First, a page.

Written Answer by Minister for Law, K Shanmugam, to Parliamentary Question on Human Rights Treaties and Conventions
7 Jul 2014 Posted in Parliamentary speeches and responses
Assoc Prof Tan Kheng Boon Eugene, Nominated Member
To ask the Minister for Law whether the Government will consider acceding to and ratifying, with reservations, major human rights treaties and conventions instead of being not a party at all.
Singapore is party to a number of major human rights treaties and conventions.
For example, Singapore is party to the Convention on the Rights of the Child and its Optional Protocol on the Involvement of Children in Armed Conflict, as well as the Convention on the Elimination of All Forms of Discrimination Against Women (CEDAW). More recently, Singapore ratified the Convention on the Rights of Persons with Disabilities in July 2013. On 19 November 2012, Singapore, together with other ASEAN Member States, affirmed our commitment to advance the promotion and protection of human rights in the region by adopting the ASEAN Human Rights Declaration.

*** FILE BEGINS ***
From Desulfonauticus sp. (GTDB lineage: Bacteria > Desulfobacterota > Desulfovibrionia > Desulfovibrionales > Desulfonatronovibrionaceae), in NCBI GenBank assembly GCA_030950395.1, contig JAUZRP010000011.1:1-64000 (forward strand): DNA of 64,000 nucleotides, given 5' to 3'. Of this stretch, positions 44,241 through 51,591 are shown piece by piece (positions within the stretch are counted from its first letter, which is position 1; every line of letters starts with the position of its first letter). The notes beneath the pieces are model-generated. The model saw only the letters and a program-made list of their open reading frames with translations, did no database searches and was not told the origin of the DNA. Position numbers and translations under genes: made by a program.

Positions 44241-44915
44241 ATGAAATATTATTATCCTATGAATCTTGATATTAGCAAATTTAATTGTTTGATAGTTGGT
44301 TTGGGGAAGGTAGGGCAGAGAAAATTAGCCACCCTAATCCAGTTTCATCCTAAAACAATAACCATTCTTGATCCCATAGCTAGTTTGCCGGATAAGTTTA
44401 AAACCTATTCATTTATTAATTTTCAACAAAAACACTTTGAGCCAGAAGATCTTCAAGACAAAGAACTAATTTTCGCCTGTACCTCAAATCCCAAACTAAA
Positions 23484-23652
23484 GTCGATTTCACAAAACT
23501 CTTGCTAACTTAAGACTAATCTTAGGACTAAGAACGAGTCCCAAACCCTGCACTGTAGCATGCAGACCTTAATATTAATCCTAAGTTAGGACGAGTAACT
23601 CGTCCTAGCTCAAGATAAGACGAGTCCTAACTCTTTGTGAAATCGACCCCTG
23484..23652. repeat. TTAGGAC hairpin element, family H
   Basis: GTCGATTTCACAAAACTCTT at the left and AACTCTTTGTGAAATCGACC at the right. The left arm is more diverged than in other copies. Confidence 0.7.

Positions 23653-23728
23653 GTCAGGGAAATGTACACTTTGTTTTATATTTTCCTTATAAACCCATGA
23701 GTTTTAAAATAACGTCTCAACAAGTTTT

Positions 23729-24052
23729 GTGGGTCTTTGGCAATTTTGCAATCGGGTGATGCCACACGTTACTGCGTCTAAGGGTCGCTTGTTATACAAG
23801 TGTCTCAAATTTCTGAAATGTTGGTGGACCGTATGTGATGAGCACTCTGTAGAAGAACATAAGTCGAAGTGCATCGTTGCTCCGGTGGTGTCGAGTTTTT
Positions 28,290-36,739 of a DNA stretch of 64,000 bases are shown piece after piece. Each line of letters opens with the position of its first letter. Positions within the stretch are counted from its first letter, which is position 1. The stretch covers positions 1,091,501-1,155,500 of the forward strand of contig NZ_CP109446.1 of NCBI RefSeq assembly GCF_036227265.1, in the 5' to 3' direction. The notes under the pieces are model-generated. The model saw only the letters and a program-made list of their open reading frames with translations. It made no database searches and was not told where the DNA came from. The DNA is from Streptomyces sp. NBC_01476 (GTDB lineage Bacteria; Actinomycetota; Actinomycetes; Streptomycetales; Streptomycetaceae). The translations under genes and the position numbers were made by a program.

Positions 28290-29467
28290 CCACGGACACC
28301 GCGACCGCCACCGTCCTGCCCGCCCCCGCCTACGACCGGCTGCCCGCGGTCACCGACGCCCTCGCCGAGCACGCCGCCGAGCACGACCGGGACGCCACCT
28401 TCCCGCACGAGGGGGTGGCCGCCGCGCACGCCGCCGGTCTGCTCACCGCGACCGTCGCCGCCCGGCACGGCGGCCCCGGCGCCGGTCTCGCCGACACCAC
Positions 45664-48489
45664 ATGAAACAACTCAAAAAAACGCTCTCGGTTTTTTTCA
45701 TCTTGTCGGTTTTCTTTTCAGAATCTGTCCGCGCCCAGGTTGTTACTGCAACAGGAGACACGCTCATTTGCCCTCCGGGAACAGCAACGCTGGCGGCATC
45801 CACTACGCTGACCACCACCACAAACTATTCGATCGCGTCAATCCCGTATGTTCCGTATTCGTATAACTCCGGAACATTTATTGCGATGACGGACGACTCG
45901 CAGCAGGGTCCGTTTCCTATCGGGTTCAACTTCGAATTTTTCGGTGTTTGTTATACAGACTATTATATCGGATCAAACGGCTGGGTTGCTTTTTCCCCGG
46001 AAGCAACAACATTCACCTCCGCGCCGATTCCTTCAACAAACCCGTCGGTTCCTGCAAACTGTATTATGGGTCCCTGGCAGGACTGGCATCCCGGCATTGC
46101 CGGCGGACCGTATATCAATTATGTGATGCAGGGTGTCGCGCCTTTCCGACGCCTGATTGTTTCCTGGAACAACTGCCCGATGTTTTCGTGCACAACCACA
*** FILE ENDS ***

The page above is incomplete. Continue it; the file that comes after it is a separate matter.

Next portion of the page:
Singapore takes its treaty obligations seriously and prefers to become a party to Conventions when we are sure that we are able to comply fully with all of the obligations. Our focus is on the full and effective implementation of treaty obligations. We study international human rights instruments closely to understand the obligations that they impose on States party to them.
If we accede to a treaty and yet make reservations that detract from the object and purpose of the treaty as a whole, it becomes an exercise in mere optics. That is not our approach. I should emphasise that even when Singapore is not a party to a particular treaty, it does not mean that in practice, our policies are not already largely in compliance with the substance of its provisions.
Last updated on 08 Jul 2014